Fall 2016 - HS 307 D100

Selected Topics in Hellenic Studies (4)

Heroic Individuals

Class Number: 7526

Delivery Method: In Person

Overview

  • Course Times + Location:

    Mo 1:30 PM – 5:20 PM
    WMC 3510, Burnaby

  • Prerequisites:

    45 units.

Description

CALENDAR DESCRIPTION:

Selected Topics. Content may vary from offering to offering; see course outline for further information. HS 307 may be repeated for credit only when a different topic is taught. Students with credit for HIST 307 may take HS 307 for credit only when a different topic is taught.

COURSE DETAILS:

The aims of this course are: i) to offer a succinct overview of exceptional individuals and their stories as presented in a wide range of texts from ancient to modern times; ii) to compare and contrast their presentation(s) and traits to the ones in contemporary literature and film. Specifically, by tracing continuities and ruptures between past and present, the course examines how references made to individual heroic figures provide commentary on collective and individual identity, agency, ethics, religion, memory, society, culture and politics. The course examines different archetypes, philosophical notions emerging from selected narratives so as to offer a critical analysis on the representations of individuals and ideas in an inter/national context while connecting them to contemporary debates.

This course is cross-listed with HUM 360. Students may take this course under either HS or HUM disignations for credit.

Grading

  • Participation 15%
  • Presentation 15%
  • Midterm 30%
  • Term Paper 40%

Materials

REQUIRED READING:

Ziolkowski, Theodore. 2004. Hesitant Heroes; Private Inhibition, Cultural Crisis. Ithaca: Cornell University Press.

Shelley, Mary. 2008. Frankenstein. London: Penguin Books.

Satrapi, Marjane. 2008. Persepolis. London: Vintage books.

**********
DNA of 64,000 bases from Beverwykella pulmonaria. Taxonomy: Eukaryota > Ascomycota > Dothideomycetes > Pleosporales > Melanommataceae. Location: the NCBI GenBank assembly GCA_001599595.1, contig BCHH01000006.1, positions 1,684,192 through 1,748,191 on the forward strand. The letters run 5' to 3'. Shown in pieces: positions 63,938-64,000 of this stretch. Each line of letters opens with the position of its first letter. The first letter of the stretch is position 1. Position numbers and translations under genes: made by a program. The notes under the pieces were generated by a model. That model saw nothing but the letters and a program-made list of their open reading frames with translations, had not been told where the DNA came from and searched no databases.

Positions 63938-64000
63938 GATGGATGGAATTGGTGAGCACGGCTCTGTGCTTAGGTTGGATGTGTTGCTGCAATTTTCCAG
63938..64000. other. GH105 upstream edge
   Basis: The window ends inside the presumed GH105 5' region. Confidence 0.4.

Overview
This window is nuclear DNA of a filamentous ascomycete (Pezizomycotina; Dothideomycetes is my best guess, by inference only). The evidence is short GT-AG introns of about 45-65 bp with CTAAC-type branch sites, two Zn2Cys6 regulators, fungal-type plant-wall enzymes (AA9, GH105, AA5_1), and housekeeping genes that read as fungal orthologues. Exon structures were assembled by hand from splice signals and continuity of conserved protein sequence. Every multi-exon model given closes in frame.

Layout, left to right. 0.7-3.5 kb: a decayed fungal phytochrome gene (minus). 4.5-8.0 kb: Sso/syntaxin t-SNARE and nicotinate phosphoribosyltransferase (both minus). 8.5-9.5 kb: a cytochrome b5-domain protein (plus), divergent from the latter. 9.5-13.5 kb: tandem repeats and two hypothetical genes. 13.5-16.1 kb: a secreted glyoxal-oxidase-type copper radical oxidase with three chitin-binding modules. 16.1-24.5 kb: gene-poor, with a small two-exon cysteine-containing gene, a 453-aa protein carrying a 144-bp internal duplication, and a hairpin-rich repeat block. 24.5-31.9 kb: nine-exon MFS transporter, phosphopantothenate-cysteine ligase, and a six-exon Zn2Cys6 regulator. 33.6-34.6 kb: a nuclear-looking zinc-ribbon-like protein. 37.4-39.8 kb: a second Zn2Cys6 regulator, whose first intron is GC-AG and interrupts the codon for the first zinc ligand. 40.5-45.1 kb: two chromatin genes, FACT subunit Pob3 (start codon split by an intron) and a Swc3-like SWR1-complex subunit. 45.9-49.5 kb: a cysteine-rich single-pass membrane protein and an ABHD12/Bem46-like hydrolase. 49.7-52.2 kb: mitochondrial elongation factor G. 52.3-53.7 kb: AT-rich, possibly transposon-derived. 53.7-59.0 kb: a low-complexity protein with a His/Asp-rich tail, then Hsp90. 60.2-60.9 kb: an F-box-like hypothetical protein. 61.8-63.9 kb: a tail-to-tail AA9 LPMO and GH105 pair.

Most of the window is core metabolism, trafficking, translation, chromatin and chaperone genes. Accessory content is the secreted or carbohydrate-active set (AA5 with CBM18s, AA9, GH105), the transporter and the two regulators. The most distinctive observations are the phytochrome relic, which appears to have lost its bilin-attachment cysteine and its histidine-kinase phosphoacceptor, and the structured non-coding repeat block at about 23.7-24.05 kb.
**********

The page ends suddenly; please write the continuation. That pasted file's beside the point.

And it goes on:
Dostoyevsky, Fyodor. 2002. Crime and Punishment. London: Penguin Books.

Lee, Harper. 2014. To Kill A Mockingbird. London: Random House.

* Further material will be distributed in class or electronically.

RECOMMENDED READING:

Nietzsche, Friedrich .1974. Thus Spoke Zarathustra. Penguin Books Limited.

Woodard. Roger D. 2007. The Cambridge companion to Greek Mythology. Cambridge: Cambridge University Press.

Dooley, Mark. Kearney, Richard. 1999. Questioning Ethics: Contemporary Debates in Continental Philosophy. London: Routledge.

Parks, Wards. 1990. Verbal Dueling in Heroic Narrative: The Homeric and Old English Traditions. New Jersey: Princeton University Press.

Staub, Ervin. 2015. The Roots of Goodness and Resistance to Evil: Inclusive Caring, Moral Courage, Altruism Born of Suffering, Active Bystandership, and Heroism. Oxford; Oxford University Press.

Nisbet, Robert. 1983. Prejudices; A Philosophical Dictionary. Cambridge: Harvard University Press.

Registrar Notes:

SFU’s Academic Integrity web site http://students.sfu.ca/academicintegrity.html is filled with information on what is meant by academic dishonesty, where you can find resources to help with your studies and the consequences of cheating.  Check out the site for more information and videos that help explain the issues in plain English.

Each student is responsible for his or her conduct as it affects the University community.  Academic dishonesty, in whatever form, is ultimately destructive of the values of the University. Furthermore, it is unfair and discouraging to the majority of students who pursue their studies honestly. Scholarly integrity is required of all members of the University. http://www.sfu.ca/policies/gazette/student/s10-01.html

ACADEMIC INTEGRITY: YOUR WORK, YOUR SUCCESS